As members of Congress head home for an enviable two-week break – just as spring kicks into gear, no less! – the fundraisers that usually clog the streets surrounding Capitol Hill hit the road, too. Although Party Time has learned to never say never, our social calendar (so far) has nary a D.C. event in the next two weeks.
Party people, we could use your help as we keep track of what politicos are up to while in their home districts. Is your representative a fundraising fiend while back among his constituents? Does your senator party hard with supporters at her favorite local hangout? We want to know! Upload fundraiser invites with our handy (and confidential) tool right here, or you can email us whatever you’ve got.
Turning our focus to this week’s out-and-about political parties, PT notices the continuing trend of potential 2016ers hitting the money trail hard. The Iowa caucus and New Hampshire primary may be 10 months off, but there’s plenty of cash to be collected in the meantime. After all, as the Republican National Committee’s new chief of staff said recently: “If you can get people to give money, that’s a much bigger get than getting people to vote for you.” Ah, democracy.
– Jeb Bush continues his fundraising tear/tour across the country with three stops in California this week. The former Florida governor and likely presidential candidate hits up well-heeled SoCal donors, first in picture perfect Newport Beach on Monday and then in fancy pants Bel Air. Maria and Robert Tuttle, longtime supporters of the Bush family (Robert gave big bucks to President George W. Bush’s campaign and was the U.S. ambassador to the United Kingdom during his second term), will host Tuesday’s fundraiser for the Right to Rise super PAC at their L.A. home, with tickets going for $25,000 to $100,000. On Thursday, Jeb Bush heads to the Bay Area for another super PAC fundraiser, this one hosted by school choice activists Bill and Susan Oberndorf and financial guru Jay Kern and his wife, Katie.
– It’s been one week since Sen. Ted Cruz, R-Texas, made official his run for the White House, and Party Time already counts three fundraisers for the presidential candidate (in fact, on the same day he announced his campaign, Cruz partied in Manhattan). On Tuesday evening, Cruz and his wife, Heidi, will hobnob with their fellow Houstonians at Goode’s Armadillo Palace, a BBQ joint meets music venue.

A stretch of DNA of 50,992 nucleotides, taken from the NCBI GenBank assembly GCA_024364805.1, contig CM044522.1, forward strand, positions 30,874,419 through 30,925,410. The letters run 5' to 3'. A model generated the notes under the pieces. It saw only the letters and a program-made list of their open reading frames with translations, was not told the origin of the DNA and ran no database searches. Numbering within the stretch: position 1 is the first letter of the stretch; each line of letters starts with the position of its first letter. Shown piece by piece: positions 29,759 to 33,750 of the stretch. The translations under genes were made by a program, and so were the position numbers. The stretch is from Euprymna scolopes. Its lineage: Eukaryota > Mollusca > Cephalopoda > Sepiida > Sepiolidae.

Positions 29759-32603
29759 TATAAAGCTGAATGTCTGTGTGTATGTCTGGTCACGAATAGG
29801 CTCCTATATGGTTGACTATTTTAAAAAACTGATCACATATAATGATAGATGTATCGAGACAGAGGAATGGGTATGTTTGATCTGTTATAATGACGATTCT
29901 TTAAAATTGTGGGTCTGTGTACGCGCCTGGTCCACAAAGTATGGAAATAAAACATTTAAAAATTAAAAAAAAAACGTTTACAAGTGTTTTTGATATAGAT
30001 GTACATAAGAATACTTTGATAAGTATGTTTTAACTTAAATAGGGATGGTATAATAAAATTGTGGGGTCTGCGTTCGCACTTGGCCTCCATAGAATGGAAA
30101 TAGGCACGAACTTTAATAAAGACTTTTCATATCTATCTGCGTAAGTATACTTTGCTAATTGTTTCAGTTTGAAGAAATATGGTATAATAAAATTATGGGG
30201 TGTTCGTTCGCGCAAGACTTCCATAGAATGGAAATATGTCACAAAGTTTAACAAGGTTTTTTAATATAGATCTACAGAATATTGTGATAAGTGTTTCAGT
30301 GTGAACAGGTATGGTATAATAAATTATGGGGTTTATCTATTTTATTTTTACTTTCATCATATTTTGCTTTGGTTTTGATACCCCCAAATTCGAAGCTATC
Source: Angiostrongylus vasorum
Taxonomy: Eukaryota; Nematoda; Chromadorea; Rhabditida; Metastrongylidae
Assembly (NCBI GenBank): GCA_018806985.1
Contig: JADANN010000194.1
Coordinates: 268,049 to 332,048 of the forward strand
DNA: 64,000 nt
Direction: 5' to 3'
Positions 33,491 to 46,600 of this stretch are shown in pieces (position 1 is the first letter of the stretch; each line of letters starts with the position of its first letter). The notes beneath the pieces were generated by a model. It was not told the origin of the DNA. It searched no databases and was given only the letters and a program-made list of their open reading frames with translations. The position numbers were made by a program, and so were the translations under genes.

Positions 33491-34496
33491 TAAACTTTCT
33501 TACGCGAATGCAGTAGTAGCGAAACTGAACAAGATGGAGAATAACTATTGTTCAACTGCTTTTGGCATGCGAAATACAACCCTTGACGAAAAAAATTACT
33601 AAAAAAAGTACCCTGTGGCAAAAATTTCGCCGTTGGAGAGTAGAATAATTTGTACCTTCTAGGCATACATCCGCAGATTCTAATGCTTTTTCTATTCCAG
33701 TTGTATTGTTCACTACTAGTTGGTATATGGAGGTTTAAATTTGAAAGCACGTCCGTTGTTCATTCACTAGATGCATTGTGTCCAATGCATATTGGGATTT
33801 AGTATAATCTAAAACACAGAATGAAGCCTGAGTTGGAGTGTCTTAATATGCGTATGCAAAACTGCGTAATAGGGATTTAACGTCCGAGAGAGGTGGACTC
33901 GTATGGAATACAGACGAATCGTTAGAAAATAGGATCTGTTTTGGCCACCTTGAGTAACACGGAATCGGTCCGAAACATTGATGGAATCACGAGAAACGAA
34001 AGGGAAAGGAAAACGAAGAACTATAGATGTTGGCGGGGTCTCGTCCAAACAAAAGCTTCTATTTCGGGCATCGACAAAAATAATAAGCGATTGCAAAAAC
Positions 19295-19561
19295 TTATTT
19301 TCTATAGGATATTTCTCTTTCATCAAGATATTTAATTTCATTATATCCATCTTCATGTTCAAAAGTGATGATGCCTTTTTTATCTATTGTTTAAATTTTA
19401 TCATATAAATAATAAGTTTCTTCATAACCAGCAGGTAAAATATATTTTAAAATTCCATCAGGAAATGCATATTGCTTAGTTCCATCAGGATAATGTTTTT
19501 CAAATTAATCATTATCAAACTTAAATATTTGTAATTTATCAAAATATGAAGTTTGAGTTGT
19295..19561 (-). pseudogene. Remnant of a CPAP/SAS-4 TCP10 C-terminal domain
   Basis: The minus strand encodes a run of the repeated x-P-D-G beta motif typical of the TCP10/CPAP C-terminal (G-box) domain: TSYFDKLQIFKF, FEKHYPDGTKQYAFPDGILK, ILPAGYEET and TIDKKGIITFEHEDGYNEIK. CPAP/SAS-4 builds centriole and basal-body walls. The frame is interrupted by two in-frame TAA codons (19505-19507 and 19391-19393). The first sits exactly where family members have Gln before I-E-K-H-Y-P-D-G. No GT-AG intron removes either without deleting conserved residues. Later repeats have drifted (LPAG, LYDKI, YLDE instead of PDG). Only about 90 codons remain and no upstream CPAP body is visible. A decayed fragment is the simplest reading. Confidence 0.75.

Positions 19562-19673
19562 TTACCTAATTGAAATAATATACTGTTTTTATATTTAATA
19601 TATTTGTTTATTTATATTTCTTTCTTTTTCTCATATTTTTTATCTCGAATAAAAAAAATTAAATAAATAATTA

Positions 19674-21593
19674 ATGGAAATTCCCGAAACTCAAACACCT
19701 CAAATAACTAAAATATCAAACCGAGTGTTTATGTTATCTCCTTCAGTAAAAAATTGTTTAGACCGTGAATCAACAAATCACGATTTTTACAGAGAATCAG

– Yet another potential presidential candidate graces PT’s calendar this week. Sen. Rand Paul, R-Ky., will have a dinner on Monday night in Florida for his joint fundraising committee. Tickets start at $250 and go up to $2,700 per plate.
– In a reminder that not all partying is presidential partying, five Republican members of Congress will get an assist from GOP sugar daddy Paul Singer. Tuesday’s lunch in New York will benefit Winning Women, a joint fundraising committee Singer set up in 2014 to help out specific House and Senate candidates. Funds raised at this week’s event go toward the campaigns of New Hampshire Sen. Kelly Ayotte, Alaska Sen. Lisa Murkowski, New York Rep. Elise Stefanik, Arizona Rep. Martha McSally and Virginia Rep. Barbara Comstock.
And that’s a wrap on your week in political parties, friends! What have we missed and what have you heard about? Let us know!
Photo courtesy Flickr user Gage SkidmoreTweet
Fresh off the 2014 campaign trail, first-term Iowa Rep. David Young, R, has already dived headfirst into the money chase. And his seat in a state with the earliest of early presidential nomination contests guarantees visits from plenty of party leaders.
On April 8, Republican presidential prospect and former Texas Gov. Rick Perry will trek to Council Bluffs, Iowa, population 61,000, to join Young at a pizza parlor funder benefitting the freshman congressman.
Tickets for the general public start at just $25, but admission to a special “Private Sponsor Event” runs from $250 to $1,000.
Four-figure fundraising dinners are generally confined to eateries within walking distance of Capitol Hill, or a handful of other posh restaurants scattered around Washington, but the pull of a potential presidential nominee can be a powerful incentive for opening wallets.
It’s not the first such occasion for Young.
The announcement of the Council Bluffs get-together comes just days after a local fête with another former governor and 2016 hopeful. On March 6, Jeb Bush attended a $1,000-and-up party in Urbandale benefitting Young’s campaign.
Though we are more than 300 days out from the Iowa caucuses, GOP frontrunners are already busy jet-setting from one early voting state to the next, glad handing congressmen and helping out local politicians.
The fundraising in those early states has already begun to pick up. Party Time’s records show 18 Iowa fundraisers already on the books in 2015, including visits from other potential 2016 contenders like Sen. Rand Paul, R-Ky., Gov. Scott Walker, R-Wis., and dark horse candidate Donald Trump.Tweet
The Conservative Political Action Conference kicked off its four-day lovefest on Wednesday afternoon, with a fistful of Republican personalities and White House hopefuls aiming to solidify their conservative bona fides and connect with the party’s activists.
The yearly confab, hosted by the lobbying organization the American Conservative Union, always promises plenty of red-meat speeches and presidential positioning. But with 2016 shaping up to be one of the more wide-open presidential contests in recent memory, this year’s agenda features a particularly long list of speakers. Former Florida Gov. Jeb Bush, Texas Sen. Ted Cruz, former Hewlett Packard CEO Carly Fiorina, Louisiana Gov. Bobby Jindal, Kentucky Sen. Rand Paul, former Texas Gov. Rick Perry, Florida Sen. Marco Rubio and Wisconsin Gov. Scott Walker are all slated to deliver remarks.